Ok. Here is the main question of our discussion. You are an influential business leader. Can you please share your “5 Steps We Must Take To Truly Create An Inclusive, Representative, and Equitable Society”. Kindly share a story or example for each.

This is a huge challenge, especially as we look at the society perspective. In many of my conversations and presentations, I speak to the need to move humanity forward from a peaceful perspective. I have developed the approach below, which is being used in consulting and educational engagements. The first three steps are individual level developments, while the final two are organizational systems.

Step 1 — Self-awareness: Knowing one’s core values and beliefs is the starting point to leading an inclusive, Representative, and Equitable Society. Without self-awareness, it’s easy to get pulled into a group and lose your own identity. As a species, we want to know that we matter, that our ideas are heard, and that each individual has value that others appreciate. I’ve asked executives from all around the world to write down their top 5 values as a development activity. It always takes 5 to 10 minutes for most to write down those 5 words in order of priority. Those who are confident in who they are do it in less than a minute. They know who they are and can sustain leadership regardless of situations. More importantly, when they know that their voice is heard, their confidence allows them to be inclusive. As long as the individual still has a need to be heard by others, being inclusive is only a shadow to speaking at others.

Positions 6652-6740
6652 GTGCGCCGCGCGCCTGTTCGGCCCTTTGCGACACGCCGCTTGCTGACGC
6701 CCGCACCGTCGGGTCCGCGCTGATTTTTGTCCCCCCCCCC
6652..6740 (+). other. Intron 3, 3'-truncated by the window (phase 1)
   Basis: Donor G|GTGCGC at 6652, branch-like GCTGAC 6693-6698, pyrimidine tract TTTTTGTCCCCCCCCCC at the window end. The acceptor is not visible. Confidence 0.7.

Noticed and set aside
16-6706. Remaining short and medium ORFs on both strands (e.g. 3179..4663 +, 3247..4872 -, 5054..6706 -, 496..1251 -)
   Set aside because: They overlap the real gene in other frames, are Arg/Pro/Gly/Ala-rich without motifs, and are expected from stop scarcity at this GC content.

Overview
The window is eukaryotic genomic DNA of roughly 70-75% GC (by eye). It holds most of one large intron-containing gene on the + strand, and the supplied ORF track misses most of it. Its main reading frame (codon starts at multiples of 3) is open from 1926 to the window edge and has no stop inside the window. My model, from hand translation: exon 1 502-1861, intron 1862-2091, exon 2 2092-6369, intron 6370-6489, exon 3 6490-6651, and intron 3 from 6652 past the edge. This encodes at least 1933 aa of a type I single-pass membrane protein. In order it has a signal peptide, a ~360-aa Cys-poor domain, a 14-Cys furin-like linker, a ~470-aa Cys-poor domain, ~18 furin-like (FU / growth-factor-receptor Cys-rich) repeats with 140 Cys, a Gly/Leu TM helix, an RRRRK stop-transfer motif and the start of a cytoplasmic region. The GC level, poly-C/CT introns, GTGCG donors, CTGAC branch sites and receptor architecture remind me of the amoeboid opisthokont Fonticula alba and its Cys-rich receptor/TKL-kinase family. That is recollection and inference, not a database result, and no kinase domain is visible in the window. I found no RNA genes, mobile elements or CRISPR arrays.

Step 2 — Healthy perceptions: The starting point of decisions is the perception of reality. To create any type of equity, one must have a healthy perception that does not place people into simple buckets with abundant assumptions about that group. For example, an analysis of one company’s performance reviews noted that numerous females in the organization were not interested in advancement to the highest levels of the organization. When asked if it was explicitly stated, most managers could not recall. This is a clear form of unconscious bias created from perceptions of females. After working with the management over a few months, they learned to not note these preferences unless the employee specifically stated it. The result was only 1 female employee explicitly stating this. This illustrated the unconscious bias that many managers had that assumed certain characteristics of female employees. The development of healthy perceptions is part of our belief systems. Our beliefs about gender, race, nationality, culture, education, etc. are loaded with numerous assumptions that are often false. Before any thinking happens about a given situation, healthy perceptions require us to not make assumptions about any individual and create equity in the approach.